9 Grammatical Pitfalls


[prat-l] /ˈpræt l/
verb (used without object), prattled, prattling.
to talk in a foolish or simple-minded way; chatter; babble.
verb (used with object), prattled, prattling.
to utter by chattering or babbling.
the act of prattling.
chatter; babble:
the prattle of children.
a babbling sound:
the prattle of water rushing over stones.
Origin of prattle
1525-35; < Middle Low German pratelen to chatter, frequentative of praten to prate; see -le
Related forms
prattler, noun
prattlingly, adverb
1. gab, jabber, gabble, blab. Unabridged
Based on the Random House Dictionary, © Random House, Inc. 2015.
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Examples from the web for prattle
  • But journalists ignore the both of us and prattle on regardless, as if it were factual.
  • His donnish prattle has all the charm of a nine o'clock lecture in a draughty, badly-lit room.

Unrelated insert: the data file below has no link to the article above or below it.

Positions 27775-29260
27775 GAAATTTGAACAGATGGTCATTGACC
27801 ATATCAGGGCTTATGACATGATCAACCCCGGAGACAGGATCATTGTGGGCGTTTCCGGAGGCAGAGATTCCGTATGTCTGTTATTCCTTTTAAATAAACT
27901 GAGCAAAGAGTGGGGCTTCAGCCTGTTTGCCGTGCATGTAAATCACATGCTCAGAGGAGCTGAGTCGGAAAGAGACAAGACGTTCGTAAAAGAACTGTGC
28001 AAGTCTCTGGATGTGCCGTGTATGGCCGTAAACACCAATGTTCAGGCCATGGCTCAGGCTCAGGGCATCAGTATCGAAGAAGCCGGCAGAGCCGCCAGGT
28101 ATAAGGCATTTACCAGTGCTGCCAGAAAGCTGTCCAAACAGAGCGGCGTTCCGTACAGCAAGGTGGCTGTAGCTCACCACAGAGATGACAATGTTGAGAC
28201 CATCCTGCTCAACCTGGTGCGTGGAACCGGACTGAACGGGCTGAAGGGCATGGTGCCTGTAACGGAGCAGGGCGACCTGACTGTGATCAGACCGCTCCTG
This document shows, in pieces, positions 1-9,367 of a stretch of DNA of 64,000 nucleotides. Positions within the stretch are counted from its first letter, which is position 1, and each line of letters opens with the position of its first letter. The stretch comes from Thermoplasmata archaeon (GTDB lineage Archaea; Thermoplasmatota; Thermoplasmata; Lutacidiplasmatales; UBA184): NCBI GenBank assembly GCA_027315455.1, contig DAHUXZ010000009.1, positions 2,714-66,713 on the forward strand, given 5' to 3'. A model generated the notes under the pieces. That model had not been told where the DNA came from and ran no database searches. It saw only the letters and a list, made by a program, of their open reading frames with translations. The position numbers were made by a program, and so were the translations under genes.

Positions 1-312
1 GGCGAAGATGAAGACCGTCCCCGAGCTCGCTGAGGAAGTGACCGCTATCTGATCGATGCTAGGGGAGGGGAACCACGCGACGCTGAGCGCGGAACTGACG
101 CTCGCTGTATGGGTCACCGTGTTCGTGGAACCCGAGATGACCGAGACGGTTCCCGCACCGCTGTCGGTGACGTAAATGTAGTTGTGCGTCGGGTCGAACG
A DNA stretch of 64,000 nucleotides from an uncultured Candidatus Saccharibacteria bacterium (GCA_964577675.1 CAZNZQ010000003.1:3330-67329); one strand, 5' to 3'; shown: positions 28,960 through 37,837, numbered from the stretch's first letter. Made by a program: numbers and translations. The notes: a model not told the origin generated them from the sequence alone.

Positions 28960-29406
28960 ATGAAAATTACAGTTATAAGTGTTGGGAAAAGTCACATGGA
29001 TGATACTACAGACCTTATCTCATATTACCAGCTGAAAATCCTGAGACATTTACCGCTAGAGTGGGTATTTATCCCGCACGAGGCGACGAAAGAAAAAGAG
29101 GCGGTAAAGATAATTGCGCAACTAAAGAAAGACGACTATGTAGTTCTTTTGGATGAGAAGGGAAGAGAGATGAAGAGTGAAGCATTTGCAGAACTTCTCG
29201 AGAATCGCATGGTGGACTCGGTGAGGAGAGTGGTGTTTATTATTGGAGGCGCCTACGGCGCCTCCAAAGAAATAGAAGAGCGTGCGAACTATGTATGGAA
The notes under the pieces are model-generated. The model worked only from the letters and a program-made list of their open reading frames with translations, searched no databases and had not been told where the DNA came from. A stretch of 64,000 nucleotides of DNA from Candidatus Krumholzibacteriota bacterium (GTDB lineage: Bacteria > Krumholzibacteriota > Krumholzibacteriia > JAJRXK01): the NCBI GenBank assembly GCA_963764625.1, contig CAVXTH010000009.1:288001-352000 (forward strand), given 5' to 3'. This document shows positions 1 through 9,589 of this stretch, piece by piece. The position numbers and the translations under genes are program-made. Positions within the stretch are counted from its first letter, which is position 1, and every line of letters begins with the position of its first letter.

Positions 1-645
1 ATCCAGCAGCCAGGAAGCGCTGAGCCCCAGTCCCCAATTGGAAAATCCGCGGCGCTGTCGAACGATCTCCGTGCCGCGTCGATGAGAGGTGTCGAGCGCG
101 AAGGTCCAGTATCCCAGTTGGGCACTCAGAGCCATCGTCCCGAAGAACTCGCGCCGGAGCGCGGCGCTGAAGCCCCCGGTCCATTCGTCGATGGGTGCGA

• It's one thing to have your monkey's on the left prattle on about how bad the filibuster is.
  • Their prattle is the soothing small-talk that takes our minds off more serious matters.
  • Insipid prattle is often a great deterrent to would-be skirt chasers.
  • These people natter and natter, and when they are not nattering, they prattle.
  • History has a knack of lifting the veil of ignorance, and prattle.
  • No movie star wanted to prattle about her designer dress while the nation was at war.
  • Don't prattle on about valuable teachers are, prove it and address the issues that really inhibit learning.
British Dictionary definitions for prattle


(intransitive) to talk in a foolish or childish way; babble
(transitive) to utter in a foolish or childish way
foolish or childish talk
Derived Forms
prattler, noun
prattlingly, adverb
Word Origin
C16: from Middle Low German pratelen to chatter; see prate
Collins English Dictionary - Complete & Unabridged 2012 Digital Edition
© William Collins Sons & Co. Ltd. 1979, 1986 © HarperCollins
Publishers 1998, 2000, 2003, 2005, 2006, 2007, 2009, 2012
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Word Origin and History for prattle

1530s, frequentative of prate (q.v.). Related: Prattled; prattling. The noun is attested from 1550s.

Online Etymology Dictionary, © 2010 Douglas Harper
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